They dumped that into rivers and quarries and then the weather turned hot, blue flies came and big stench arose and it made headlines all over the place. It was a public relations disaster. But Franklin Roosevelt was a public relations master and he responded to it by saying, we’re going to take the pigs from the pig slaughter and we’re going to distribute this as food to the unemployed and we’re going to create a federal corporation to rescue the farm surpluses and give them to people in need.
So that was created in 1933 and by 1935, they began donating that food to schools.
MM: What kinds of problems did you see during your first-hand research and also your academic research in school nutrition and school food?
JP: A very shorthand answer is that I saw a lot of monochromatic meals. I saw a lot of what you might think of as golden meals – a breaded chicken patty, chicken nuggets, a roll, and an order of potatoes of some sort, usually fries, either fried fries or baked fries or some sort of tater-tot-like product .
In general, monochromatic meals are almost never healthy meals, because there’s a lot of association between nutrients and colors. But the way we get those monochromatic meals in the school food program is an interaction of two different sets of federal policies.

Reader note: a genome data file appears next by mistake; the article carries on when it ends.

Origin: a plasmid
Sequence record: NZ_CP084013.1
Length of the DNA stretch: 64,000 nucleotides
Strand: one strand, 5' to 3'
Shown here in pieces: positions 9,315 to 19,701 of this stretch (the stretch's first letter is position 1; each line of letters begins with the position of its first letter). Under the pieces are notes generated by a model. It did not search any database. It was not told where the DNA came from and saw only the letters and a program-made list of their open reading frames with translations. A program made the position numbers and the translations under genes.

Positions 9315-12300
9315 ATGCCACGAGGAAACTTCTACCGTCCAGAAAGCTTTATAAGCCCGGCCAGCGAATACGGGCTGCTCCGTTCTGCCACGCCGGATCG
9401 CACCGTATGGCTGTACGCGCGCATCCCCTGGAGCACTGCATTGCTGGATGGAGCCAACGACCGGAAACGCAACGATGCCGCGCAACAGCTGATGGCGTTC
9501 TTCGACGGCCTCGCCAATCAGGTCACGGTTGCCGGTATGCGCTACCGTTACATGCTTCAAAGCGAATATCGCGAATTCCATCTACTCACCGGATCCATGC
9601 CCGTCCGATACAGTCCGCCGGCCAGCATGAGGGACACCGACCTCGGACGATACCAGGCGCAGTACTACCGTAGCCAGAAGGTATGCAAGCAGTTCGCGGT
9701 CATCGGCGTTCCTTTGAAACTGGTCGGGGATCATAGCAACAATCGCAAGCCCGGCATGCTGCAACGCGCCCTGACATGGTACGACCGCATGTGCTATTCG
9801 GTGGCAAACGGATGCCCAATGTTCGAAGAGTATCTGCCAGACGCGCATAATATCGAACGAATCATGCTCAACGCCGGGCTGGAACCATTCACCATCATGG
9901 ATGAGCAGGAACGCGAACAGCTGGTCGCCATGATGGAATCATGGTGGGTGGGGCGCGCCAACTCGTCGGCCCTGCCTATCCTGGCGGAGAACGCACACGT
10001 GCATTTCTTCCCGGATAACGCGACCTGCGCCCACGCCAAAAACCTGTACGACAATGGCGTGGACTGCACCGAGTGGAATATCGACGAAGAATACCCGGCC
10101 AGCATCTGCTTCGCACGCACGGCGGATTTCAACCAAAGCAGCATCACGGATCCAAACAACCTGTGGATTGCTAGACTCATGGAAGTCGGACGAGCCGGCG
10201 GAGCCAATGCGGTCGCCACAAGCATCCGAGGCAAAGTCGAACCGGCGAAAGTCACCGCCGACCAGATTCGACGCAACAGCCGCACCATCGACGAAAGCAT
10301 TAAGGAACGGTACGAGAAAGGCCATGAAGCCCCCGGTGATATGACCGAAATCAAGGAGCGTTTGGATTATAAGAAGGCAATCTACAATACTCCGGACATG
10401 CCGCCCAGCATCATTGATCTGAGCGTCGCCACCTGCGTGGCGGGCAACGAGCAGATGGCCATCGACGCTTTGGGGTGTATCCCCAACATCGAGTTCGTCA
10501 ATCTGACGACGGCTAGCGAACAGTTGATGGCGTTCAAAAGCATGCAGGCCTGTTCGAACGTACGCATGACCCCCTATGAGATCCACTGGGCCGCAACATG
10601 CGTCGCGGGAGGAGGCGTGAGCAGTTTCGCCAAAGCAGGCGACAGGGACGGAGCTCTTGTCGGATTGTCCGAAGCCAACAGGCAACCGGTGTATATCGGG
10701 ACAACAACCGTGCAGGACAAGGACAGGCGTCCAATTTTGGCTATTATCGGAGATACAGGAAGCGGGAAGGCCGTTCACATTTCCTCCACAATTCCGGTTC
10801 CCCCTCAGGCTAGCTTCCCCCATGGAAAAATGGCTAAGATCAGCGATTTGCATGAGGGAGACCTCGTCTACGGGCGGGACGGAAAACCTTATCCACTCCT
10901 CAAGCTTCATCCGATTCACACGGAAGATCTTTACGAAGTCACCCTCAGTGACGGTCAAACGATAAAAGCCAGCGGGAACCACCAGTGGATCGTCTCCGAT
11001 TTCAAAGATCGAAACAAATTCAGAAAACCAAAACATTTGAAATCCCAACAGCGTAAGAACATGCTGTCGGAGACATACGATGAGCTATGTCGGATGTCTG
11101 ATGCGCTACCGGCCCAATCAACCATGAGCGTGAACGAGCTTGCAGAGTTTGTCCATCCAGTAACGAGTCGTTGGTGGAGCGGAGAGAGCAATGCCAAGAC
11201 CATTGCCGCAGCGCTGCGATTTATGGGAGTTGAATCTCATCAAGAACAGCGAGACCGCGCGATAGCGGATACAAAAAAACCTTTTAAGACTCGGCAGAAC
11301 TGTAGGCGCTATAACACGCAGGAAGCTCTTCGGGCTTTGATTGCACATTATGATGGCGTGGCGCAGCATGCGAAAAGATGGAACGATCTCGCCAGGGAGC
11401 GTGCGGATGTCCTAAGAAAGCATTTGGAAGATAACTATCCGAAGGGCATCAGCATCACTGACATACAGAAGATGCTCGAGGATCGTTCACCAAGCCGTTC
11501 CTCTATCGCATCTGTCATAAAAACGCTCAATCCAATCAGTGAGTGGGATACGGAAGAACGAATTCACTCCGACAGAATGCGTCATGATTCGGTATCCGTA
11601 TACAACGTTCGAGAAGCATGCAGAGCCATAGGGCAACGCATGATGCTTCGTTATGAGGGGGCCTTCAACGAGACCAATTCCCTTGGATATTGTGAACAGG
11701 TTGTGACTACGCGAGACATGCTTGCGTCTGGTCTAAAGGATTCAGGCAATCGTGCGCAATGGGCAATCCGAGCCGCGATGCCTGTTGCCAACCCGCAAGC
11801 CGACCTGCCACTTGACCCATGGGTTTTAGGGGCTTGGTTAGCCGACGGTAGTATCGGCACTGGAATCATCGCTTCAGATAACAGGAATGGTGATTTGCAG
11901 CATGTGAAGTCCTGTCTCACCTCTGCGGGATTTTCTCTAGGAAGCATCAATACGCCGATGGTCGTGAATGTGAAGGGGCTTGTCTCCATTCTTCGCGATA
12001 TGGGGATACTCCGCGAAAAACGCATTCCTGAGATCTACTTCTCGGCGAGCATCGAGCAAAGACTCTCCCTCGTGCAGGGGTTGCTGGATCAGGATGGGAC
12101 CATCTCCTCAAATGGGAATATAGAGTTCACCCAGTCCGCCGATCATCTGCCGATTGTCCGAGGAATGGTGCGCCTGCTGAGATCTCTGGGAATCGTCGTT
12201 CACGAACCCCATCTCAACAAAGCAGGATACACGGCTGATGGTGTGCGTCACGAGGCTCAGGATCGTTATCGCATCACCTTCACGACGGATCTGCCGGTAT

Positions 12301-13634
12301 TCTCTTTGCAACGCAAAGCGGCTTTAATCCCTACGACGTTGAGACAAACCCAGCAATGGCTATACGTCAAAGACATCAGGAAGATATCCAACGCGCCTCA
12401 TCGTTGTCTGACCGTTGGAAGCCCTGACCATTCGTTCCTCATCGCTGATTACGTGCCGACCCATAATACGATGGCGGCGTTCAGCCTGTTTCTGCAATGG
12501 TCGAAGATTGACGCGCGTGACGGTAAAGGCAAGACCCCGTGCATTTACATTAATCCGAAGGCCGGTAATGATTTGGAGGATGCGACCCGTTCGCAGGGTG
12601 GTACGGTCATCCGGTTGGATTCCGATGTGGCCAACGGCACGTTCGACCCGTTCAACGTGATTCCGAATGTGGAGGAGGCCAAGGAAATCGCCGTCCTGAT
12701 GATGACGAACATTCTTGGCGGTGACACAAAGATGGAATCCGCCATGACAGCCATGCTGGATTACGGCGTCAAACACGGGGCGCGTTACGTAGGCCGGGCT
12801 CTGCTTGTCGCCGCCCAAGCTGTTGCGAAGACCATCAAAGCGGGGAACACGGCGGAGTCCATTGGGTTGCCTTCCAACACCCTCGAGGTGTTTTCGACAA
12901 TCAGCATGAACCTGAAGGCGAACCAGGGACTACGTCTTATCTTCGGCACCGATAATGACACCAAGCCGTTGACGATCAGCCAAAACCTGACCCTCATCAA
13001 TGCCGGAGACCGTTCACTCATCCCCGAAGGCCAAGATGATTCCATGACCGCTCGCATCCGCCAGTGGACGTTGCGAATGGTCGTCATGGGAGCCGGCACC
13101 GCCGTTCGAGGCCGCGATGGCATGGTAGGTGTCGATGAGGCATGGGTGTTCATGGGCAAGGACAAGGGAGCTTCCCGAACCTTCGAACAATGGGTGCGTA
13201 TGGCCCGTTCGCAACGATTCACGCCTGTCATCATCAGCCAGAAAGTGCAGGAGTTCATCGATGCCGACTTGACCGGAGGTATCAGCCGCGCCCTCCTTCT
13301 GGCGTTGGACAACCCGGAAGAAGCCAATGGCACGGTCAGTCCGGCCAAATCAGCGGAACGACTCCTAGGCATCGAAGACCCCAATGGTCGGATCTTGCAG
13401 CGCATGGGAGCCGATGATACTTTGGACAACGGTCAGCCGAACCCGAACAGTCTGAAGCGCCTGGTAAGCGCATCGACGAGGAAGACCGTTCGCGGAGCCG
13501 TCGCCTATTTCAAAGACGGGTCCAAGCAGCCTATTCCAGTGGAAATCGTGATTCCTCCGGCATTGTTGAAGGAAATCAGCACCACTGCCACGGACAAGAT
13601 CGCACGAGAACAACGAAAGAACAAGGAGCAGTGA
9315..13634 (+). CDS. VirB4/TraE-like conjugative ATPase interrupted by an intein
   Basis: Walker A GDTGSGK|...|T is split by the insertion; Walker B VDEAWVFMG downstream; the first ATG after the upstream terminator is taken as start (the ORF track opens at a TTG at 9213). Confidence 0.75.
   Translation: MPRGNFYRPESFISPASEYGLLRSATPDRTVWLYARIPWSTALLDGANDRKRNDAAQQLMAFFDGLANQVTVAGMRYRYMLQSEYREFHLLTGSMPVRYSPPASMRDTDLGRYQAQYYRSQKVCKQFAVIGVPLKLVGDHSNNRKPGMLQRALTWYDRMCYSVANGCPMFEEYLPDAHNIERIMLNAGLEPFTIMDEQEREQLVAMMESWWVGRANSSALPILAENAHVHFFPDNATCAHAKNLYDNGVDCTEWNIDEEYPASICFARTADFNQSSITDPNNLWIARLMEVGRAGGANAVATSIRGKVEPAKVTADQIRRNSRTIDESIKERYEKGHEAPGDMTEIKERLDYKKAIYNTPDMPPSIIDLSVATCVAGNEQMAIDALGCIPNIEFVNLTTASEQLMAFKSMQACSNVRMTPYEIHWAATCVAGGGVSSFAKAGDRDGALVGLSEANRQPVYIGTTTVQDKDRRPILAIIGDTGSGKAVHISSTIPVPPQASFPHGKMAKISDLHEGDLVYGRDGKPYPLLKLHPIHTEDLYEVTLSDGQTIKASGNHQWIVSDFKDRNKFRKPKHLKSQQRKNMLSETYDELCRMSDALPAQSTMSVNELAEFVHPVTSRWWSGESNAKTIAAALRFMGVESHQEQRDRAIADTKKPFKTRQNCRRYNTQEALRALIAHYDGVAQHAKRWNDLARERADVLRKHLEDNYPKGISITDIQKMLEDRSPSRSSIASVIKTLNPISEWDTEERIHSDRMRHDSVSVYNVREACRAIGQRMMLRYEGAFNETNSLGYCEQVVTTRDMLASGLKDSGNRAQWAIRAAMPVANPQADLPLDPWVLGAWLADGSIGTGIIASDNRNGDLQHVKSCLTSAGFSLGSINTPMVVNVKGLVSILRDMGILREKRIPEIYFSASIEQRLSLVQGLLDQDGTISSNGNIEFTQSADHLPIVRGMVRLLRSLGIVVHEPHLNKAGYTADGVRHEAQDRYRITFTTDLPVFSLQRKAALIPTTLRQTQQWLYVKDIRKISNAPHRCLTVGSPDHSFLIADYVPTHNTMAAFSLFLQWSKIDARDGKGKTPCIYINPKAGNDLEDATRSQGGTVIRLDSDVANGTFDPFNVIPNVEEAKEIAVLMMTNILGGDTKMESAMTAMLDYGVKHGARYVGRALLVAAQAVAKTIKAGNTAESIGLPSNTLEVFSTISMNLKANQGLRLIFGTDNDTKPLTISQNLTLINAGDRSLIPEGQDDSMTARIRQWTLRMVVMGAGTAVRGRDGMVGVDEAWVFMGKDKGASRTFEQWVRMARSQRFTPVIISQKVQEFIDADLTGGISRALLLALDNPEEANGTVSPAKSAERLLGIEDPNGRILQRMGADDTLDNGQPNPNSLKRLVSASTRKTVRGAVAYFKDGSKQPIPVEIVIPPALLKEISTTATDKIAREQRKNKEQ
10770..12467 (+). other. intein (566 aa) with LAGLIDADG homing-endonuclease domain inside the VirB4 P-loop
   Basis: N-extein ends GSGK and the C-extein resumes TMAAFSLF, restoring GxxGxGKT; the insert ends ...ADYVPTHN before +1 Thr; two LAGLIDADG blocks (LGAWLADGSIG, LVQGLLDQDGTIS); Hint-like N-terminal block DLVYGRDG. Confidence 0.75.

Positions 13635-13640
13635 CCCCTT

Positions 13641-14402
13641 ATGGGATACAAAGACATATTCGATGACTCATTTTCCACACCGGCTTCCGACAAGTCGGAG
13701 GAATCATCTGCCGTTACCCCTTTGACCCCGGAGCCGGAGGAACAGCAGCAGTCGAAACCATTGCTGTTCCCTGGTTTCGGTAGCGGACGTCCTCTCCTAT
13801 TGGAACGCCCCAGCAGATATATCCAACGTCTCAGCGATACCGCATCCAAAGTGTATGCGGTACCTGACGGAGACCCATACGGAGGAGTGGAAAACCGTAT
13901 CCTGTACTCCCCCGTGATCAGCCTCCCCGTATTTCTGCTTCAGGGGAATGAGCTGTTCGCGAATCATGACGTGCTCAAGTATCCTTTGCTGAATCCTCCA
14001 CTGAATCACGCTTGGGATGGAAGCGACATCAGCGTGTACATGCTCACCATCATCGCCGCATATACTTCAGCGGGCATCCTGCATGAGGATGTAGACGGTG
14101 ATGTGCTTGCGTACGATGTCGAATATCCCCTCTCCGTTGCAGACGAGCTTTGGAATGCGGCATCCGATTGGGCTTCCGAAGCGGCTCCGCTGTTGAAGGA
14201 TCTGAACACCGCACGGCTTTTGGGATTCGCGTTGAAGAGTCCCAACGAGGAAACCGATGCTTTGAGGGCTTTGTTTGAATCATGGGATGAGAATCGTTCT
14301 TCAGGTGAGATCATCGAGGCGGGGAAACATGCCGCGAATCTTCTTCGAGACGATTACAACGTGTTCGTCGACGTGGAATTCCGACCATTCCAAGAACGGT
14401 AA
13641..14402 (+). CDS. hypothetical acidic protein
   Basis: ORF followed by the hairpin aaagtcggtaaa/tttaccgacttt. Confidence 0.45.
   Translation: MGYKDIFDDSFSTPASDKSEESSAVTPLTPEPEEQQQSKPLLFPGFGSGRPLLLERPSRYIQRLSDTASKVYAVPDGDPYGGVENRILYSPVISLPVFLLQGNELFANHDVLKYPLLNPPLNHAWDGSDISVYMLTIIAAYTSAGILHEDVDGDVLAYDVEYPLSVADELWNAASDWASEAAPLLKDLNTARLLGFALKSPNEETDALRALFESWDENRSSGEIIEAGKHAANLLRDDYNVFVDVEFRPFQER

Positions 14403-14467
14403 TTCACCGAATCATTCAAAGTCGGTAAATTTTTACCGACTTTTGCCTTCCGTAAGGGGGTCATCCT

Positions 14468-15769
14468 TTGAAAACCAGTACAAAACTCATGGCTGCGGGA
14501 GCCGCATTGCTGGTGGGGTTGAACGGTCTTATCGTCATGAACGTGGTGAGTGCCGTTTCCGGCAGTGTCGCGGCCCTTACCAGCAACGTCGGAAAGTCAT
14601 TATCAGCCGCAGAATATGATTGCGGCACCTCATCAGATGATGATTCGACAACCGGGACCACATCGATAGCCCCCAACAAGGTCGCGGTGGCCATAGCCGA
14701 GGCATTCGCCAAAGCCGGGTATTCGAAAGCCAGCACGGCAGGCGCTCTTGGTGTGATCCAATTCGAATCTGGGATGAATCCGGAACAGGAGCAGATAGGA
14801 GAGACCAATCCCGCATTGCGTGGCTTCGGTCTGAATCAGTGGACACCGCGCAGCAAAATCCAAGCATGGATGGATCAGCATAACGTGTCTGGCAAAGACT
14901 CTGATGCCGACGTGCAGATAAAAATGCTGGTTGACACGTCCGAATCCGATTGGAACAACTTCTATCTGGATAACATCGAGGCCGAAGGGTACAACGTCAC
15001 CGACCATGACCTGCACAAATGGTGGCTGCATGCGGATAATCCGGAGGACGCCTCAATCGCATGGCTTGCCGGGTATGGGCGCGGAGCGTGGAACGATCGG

First, there’s the nutrition regulations – and there are two approaches to menu planning in a school food program. One is called “food-based” and the other is called “nutrient-based.”
In the food-based approach, which is the older approach and the one used by the majority of school systems, the meal has to include five components: a serving of fluid milk, a serving of meat or a meat alternative – that could be peanut butter, it could be beans, it could be meat or fish – but a two-ounce serving, a serving of grain, a fruit and a vegetable.
You have those five components, but if you count potatoes and corn as vegetables – and the regulations do count them – you can end up with a very starchy meal, because if your grain serving is a roll and you add a starchy potato as a vegetable or corn – and biologically, corn is a grain and it has pretty high starch content also. And if your protein is coming with a breaded covering such as nuggets and patties do… That’s where we get those golden meals.
The other thing that feeds in here is something called “offer versus serve,” a policy that was created in the late 1970s in the wake of a big scandel about plate waste in school food. The Chicago Tribune did a big expose about how much food was going into the garbage, and it really was shocking.
And the result was that we can count the meal as reimbursable if the students choose any three of the five components. So the school has to offer all five – the ones I laid out – but the student can choose just three. So that means you would have a reimbursable meal if you had milk and a hot dog roll and a pear, but most of us would not think that was a very nutritious meal – although better than a hot dog roll and an order of French fries and a pear.
It was done for good reasons, but it often backfires. And in the end of the book, I said I think we would have better meals if “Eat Your Colors” was our primary standard. I think we need to revamp the nutrition standards.
Stay tuned for Part II of our interview with Janet Poppendieck. In it, she talks about the importance of teaching kids about food, how the current school lunch program often encourages class segregation in schools, and how conflicting standards have led to junk food and empty calories being served in cafeterias.
Previously On Earth Eats: Author Chat: Janet Poppendieck “Free For All”